Just one word, said while you’re reading a newspaper in the morning and a device will recognise and record your voice and your request. You want to listen to some music? You want to put groceries on your shopping list? The smart home device will get you in the right mood, because she has access to all the data you entered into her, past and present, and will organise your lists according to your wishes.
In this case, how can we secure sensitive data and who guarantees the user’s privacy? What responsibilities fall to private companies and what legal steps should be taken to balance the risks and adjust them in line with changing technologies? Digitally connected devices can do outstanding things. But they may also have negative implications for every aspect of your life, since we live in a world where data is an important resource for economies, governments, private corporations and the individuals using it.
Research Programme II – The relationship between actors, data and infrastructures in the digital society
seeks to analyse the potential and deal with the risks of data-driven innovation. Innovation processes, particularly in the area of information technologies, are mostly driven by data processing, which makes data an important resource in the digital society. Yet, our understanding of the increasing relevance of data is far from complete. Better access to data, information, education and knowledge, transparency and networks empower both citizens and private companies alike and offer opportunities to improve societal welfare in the digitised democratic civil society. New opportunities and methods of collecting, processing and analysing data may profoundly change governance and relations between actors in the public and private sector.
On the one hand, data-driven analytics will allow existing services to become more efficient and totally new services to emerge. On the other hand, new modes of data analysis and surveillance will challenge established relations in labour, health, insurance, cybersecurity systems and markets, as well as in public administration. They will also threaten individual freedoms and trust. The internet of things (IoT) will multiply the amount of data that is available. Therefore, this research programme is aiming to rethink our understanding of data infrastructures, data ownership and data flows, as well as our approaches to data protection and cybersecurity, privacy, personal freedom and political participation in a globalised digital society. This includes understanding the implications of the changes for governance structures and processes at large.
Actors, relationships and governance
Currently, the research programme has three sets of questions:
- Actors: How is data – its production, collection, communication, analysis and use – changing actors (individuals, companies, public authorities) and their behaviour, power and role in society?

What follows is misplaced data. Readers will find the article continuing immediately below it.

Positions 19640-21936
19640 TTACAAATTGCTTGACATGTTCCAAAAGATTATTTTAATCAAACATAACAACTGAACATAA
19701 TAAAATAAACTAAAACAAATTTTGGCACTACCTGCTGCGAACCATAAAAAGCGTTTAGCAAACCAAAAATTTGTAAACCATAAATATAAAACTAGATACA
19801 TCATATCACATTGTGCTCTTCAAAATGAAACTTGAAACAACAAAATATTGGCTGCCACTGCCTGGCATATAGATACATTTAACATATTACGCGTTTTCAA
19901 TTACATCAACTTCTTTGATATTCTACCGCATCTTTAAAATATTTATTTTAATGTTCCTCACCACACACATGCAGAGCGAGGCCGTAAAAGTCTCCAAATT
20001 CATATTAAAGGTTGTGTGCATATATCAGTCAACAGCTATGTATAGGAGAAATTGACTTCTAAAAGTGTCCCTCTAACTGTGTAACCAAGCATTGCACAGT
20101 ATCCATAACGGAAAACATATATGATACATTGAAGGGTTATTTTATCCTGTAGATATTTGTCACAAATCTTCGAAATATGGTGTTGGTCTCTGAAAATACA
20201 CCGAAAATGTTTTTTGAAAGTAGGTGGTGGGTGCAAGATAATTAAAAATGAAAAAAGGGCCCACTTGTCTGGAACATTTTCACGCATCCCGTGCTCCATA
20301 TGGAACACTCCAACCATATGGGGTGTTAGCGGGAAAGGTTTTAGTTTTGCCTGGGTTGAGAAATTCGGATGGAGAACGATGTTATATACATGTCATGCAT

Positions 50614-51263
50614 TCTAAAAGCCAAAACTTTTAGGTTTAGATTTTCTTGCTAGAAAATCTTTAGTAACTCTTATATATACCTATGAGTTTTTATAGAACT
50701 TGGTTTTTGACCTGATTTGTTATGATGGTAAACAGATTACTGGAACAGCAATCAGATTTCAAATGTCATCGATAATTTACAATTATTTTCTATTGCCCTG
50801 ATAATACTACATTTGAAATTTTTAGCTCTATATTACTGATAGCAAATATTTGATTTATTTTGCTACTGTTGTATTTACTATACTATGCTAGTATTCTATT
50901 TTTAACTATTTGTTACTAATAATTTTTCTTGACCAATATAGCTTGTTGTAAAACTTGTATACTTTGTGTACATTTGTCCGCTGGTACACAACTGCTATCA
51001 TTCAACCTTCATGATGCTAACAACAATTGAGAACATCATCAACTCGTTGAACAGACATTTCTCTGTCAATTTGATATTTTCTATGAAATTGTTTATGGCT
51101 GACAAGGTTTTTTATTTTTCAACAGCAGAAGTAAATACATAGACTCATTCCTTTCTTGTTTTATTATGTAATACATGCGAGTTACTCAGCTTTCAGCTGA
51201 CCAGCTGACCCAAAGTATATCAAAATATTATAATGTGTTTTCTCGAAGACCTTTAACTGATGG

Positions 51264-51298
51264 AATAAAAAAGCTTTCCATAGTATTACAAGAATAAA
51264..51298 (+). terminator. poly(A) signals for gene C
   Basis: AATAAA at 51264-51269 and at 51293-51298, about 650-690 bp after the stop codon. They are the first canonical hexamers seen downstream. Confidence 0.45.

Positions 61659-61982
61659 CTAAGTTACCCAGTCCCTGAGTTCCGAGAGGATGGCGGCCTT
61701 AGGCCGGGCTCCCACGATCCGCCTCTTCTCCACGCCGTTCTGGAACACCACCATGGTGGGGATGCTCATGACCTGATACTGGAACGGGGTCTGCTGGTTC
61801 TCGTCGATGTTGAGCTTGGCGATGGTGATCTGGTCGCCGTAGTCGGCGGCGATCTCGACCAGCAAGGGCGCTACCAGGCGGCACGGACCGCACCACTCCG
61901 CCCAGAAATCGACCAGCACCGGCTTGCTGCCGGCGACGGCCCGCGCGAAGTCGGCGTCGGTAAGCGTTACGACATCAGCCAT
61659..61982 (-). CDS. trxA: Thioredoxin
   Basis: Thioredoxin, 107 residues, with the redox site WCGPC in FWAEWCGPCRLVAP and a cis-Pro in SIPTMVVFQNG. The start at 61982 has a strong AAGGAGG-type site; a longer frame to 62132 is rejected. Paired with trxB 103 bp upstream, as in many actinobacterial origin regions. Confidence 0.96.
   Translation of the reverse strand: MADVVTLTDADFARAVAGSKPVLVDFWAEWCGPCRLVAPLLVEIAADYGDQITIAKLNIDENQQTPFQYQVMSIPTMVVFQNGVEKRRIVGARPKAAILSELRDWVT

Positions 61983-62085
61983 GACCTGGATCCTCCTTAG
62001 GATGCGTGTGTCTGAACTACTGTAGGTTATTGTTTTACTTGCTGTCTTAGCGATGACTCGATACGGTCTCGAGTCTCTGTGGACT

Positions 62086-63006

- Relationships: Are there different types of data ownership? How is data being produced, shared and used? What new products, services and business models are emerging? What types of infrastructure are being used to transmit data?
- Governance: How is data assigned to individuals, private companies and public authorities? What are the informal and formal rules to get access to and use data? What are the concepts and possible strategies for establishing common standards and regulations on data protection and cybersecurity at the global level, which are important as a basis for trust and the proper functioning of the internet?
The research on the governance of data-driven innovation builds upon existing work that has already been done at the institute. This research programme extends and deepens this approach by focusing on particular issues, such as the setting up of open data innovation processes and structures, privacy and security-by-design and standards as a means of governance.
- Privacy and Security by Design in Smart Cities
- Interdisciplinary Workshops on privacy, data protection and surveillance
HIIG has adopted an open and applied basic research approach that aims to enhance the transfer of its research results of these projects to many other areas such as connected cars, smart cities, eHealth, Industry 4.0, smart government, international data transfer, or voice recognition (in smart homes and in general).
Djeffal, C. (2017). Leitlinien der Verwaltungsnovation und das Internet der Dinge: Vom E-Government Zum Smart Government Durch Verfassung, Gesetz, Organisation Und Strategie. HIIG Discussion Paper Series. Publication details
Hebing, M., Ebert, J. & Schildhauer, T. (2017). Startup Ökosysteme. Eine Studie des Alexander von Humboldt Instituts für Internet und Gesellschaft mit Unterstützung von Berlin Partner für Wirtschaft und Technologie, Next Media Hamburg, Next Media Accelerator, Die Zeit. Publication details
Maier, H. & Jütte, B.J. (2017). A human right to sample—will the CJEU dance to the BGH-beat? Journal of Intellectual Property Law and Practice, 12(9), 784-796. Publication details
Richter, N., Schildhauer, T. (2017). Startup Clinics – Praxisforschung und „Erste Hilfe“ für Internet Startups. HIIG Discussion Paper Series, (forthcoming). Publication details
Staben, J. & Leisterer, H. (2017). International Cross-Surveillance: Global IT Surveillance Arbitrage and the Principle of Proportionality as a Counterargument. Surveillance & Society, 15(1), 108-122. Publication details
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